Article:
When Soyinka Dazzled Lagosians With The Magic Of An Area Boy
You do not sell ice to the Eskimos is the oft-quoted mantra for importing a people’s culture to them. Why, the Eskimo land is ice incorporated, attempting to sell ice to them would seem the most futile of ventures ever. The same could apply to Lagosians and their beloved area boys, those ubiquitous denizens that pepper the underbelly of this city of dreams. However, the area boy seemed a benevolent monster conjured from the magician’s box of tricks to full manifestation. And the merchant of this sole article is a mere visitor to the city, although a frequent visitor with an honorary citizenship status at that, who comes all the way from the remote ‘Forest of Ijegba’ tucked away in rocky Abeokuta.
Welcome to the enchanting world of Wole Syinka’s tragi-comic play The Beatification of Area Boy! Lagos city festers with area boys in one guise or the other, and daily, they make life hell to anyone who innocently falls into their dens. Surprisingly, the area boy was the sole item the maverick and incomparable playwright and civil rights campaigner sold to ecstatic Lagos audiences on stage last week (Tuesday – Thursday) at Freedom Park. The play was having its premiere outing at Lagos Black Heritage Festival (LBHF) 2015 that ended yesterday.
How did he do it? Simple; this is the dreaded days of the military and society doesn’t exactly rely on talents or excellence to forge ahead. The military in power aren’t looking for excellence; their civilian cohorts are worse. Short cuts and how to circumvent the system for the profit of a few are the norm of governance. Those who do honest work are derided as lacking the skill to fit it. Ironically, things haven’t quite changed a bit after 16 years of democracy in the country, some 25 years after the play was written during the Gen. Ibrahim Babangida years in 1990. How do you account for a society saddled with monsters strutting the national landscape as leaders? What counterfoil is there to set up again? How do you counterbalance the national madness for the sanity of ordinary citizens trying to make sense of their lives? Soyinka finds the answer in his offering of the area boy, Sanda or Oga Security (Wale Ojo) to counter the inanities of leadership and those ruining the nation with their greed and avarice.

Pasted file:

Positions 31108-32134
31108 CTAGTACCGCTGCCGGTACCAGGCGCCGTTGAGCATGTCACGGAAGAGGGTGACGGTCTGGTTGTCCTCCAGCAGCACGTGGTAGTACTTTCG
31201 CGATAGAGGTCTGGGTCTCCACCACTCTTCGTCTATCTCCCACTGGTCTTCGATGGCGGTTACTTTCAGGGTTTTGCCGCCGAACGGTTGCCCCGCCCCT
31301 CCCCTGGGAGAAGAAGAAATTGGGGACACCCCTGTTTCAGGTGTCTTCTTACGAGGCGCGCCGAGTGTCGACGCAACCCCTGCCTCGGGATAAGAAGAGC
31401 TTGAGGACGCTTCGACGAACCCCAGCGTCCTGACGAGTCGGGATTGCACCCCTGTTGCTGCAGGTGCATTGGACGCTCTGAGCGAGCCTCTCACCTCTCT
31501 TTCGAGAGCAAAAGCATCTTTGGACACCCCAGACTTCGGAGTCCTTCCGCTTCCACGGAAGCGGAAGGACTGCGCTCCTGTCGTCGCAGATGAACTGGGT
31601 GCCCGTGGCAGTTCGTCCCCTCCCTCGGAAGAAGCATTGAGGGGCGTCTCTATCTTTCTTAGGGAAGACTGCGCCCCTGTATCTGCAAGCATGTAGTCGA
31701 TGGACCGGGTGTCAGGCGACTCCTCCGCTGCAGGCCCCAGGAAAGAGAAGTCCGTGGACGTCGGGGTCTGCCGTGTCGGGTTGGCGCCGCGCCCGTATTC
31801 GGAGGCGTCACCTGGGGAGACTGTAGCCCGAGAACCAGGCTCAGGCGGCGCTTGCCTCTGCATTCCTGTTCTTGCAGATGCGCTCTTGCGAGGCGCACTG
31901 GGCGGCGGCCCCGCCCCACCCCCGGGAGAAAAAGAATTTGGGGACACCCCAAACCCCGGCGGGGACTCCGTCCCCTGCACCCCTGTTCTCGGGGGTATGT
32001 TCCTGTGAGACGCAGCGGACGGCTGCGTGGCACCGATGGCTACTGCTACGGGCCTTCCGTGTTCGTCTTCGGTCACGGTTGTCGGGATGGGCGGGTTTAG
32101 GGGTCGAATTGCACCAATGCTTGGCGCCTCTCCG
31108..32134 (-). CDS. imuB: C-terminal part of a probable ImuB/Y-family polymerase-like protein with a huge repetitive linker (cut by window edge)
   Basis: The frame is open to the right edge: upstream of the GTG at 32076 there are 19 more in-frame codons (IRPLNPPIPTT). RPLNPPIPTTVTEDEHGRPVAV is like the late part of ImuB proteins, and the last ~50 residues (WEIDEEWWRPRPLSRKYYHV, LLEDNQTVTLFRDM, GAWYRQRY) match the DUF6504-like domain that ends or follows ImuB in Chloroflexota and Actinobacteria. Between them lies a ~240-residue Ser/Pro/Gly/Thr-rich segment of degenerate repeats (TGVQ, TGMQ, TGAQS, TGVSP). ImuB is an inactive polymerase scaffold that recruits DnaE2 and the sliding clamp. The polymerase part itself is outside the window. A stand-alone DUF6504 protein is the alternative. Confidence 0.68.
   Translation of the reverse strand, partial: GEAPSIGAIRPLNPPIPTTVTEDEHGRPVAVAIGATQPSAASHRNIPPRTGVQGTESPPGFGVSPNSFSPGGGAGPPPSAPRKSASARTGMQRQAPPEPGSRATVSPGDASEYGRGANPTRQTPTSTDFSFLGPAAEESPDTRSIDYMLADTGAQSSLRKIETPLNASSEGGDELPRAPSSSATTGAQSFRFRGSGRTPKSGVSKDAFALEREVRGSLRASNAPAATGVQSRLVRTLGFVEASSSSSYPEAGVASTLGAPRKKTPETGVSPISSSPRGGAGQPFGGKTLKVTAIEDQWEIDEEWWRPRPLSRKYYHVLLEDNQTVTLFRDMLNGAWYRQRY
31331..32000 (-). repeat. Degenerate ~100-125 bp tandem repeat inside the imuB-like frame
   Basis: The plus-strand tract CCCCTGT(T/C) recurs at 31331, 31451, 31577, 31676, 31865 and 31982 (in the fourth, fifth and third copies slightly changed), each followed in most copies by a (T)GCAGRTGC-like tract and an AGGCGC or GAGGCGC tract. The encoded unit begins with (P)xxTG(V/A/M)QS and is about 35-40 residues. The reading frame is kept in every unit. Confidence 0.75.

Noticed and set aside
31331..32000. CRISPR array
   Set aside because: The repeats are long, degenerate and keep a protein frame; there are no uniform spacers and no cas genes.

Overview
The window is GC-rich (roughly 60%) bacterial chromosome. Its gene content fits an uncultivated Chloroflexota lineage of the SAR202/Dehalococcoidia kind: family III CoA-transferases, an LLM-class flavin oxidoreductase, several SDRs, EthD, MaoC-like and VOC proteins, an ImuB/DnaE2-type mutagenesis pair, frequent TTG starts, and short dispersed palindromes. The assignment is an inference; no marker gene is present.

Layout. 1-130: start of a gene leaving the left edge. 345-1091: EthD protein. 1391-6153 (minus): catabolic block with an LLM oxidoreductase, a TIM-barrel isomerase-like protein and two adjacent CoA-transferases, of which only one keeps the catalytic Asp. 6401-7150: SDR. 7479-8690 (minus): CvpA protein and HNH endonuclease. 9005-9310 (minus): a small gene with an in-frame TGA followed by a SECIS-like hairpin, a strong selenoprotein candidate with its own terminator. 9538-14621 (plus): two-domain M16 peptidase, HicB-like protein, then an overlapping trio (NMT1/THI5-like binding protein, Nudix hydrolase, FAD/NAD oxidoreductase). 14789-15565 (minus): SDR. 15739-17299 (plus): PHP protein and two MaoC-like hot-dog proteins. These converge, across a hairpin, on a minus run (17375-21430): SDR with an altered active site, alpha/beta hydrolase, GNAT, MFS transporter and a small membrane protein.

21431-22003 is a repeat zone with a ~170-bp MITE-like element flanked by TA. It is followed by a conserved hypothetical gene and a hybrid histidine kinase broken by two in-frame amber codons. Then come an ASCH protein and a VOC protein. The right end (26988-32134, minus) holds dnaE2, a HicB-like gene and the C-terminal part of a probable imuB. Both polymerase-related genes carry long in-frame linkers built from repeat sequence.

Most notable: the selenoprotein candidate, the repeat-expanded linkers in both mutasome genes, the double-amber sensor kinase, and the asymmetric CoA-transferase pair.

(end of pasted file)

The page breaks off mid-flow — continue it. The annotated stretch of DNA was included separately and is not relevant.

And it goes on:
The play was director by Soyinka, with assistance from Wole Oguntokun.
Sanda is a university dropout, who takes up the job of a mere security man or maigadi of an upscale shopping complex in the heart of Lagos Island. This is also the home of area boys in the city, but Sanda, through deft maneuverings, has turned the tide in his favour. He controls the entire area and the boys are all beholden to them. They defer to him and he uses this to his advantages. Overtime, Sanda becomes street-wise and masters the psychology of living on the street, and by extension, that of the national psyche and how to deal with it appropriately to survive. Also, through his vintage position he encounters all sorts of patrons to the complex, the high and mighty and those in the lowest rung of humanity. Sanda mediates in the problems shoppers encounter in the neighbourhood. He also has an assortment of neighbours – the tailor (Sola Iwaotan), whose superstitious belief is enough to build a cult of followership, a petty trader (Makinde Adeniran), a mamaput food seller (Ijeoma Agu) and a debarred judge/lawyer straggler (Ropo Ewenla), who often comes by to rant about his discoveries about the oddities of the human race and he intends to save lost souls.
Mamaput is from the Niger Delta, a people who have had their own share of suffering, passing from one hand to the other in a civil war in which they become bystander casualties. Her husband and her brother died in it; she still suffers nightmares from that war. Added to her nightmares is that of occupants of recently evicted Maroko dwellers by the military, slum dwellers on the fringe of upscale Victoria Island, whose stricken, hapless humanity stream pass not unlike the refugees of war-torn Rwanda or the civil war some 20 years before.